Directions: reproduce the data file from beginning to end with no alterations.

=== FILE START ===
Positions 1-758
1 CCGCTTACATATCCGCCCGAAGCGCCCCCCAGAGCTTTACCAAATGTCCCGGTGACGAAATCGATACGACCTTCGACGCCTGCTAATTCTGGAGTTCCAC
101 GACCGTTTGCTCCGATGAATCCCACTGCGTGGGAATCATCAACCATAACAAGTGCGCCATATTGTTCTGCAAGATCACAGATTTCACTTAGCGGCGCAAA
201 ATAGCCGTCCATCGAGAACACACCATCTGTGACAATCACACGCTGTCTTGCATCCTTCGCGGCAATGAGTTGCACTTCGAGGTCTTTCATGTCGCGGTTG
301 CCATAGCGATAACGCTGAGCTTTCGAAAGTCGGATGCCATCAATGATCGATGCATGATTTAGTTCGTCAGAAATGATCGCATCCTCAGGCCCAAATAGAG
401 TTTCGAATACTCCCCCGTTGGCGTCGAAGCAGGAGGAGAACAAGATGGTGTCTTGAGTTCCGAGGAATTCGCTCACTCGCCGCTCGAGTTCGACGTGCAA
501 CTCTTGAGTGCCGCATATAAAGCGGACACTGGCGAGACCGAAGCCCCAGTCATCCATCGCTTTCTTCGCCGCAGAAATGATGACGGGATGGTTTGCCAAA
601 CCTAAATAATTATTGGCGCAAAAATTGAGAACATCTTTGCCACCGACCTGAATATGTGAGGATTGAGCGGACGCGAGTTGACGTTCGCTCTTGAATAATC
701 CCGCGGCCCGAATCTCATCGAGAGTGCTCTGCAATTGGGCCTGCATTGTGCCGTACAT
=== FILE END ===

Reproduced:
Positions 1-758
1 CCGCTTACATATCCGCCCGAAGCGCCCCCCAGAGCTTTACCAAATGTCCCGGTGACGAAATCGATACGACCTTCGACGCCTGCTAATTCTGGAGTTCCAC
101 GACCGTTTGCTCCGATGAATCCCACTGCGTGGGAATCATCAACCATAACAAGTGCGCCATATTGTTCTGCAAGATCACAGATTTCACTTAGCGGCGCAAA
201 ATAGCCGTCCATCGAGAACACACCATCTGTGACAATCACACGCTGTCTTGCATCCTTCGCGGCAATGAGTTGCACTTCGAGGTCTTTCATGTCGCGGTTG
301 CCATAGCGATAACGCTGAGCTTTCGAAAGTCGGATGCCATCAATGATCGATGCATGATTTAGTTCGTCAGAAATGATCGCATCCTCAGGCCCAAATAGAG
401 TTTCGAATACTCCCCCGTTGGCGTCGAAGCAGGAGGAGAACAAGATGGTGTCTTGAGTTCCGAGGAATTCGCTCACTCGCCGCTCGAGTTCGACGTGCAA
501 CTCTTGAGTGCCGCATATAAAGCGGACACTGGCGAGACCGAAGCCCCAGTCATCCATCGCTTTCTTCGCCGCAGAAATGATGACGGGATGGTTTGCCAAA
601 CCTAAATAATTATTGGCGCAAAAATTGAGAACATCTTTGCCACCGACCTGAATATGTGAGGATTGAGCGGACGCGAGTTGACGTTCGCTCTTGAATAATC
701 CCGCGGCCCGAATCTCATCGAGAGTGCTCTGCAATTGGGCCTGCATTGTGCCGTACAT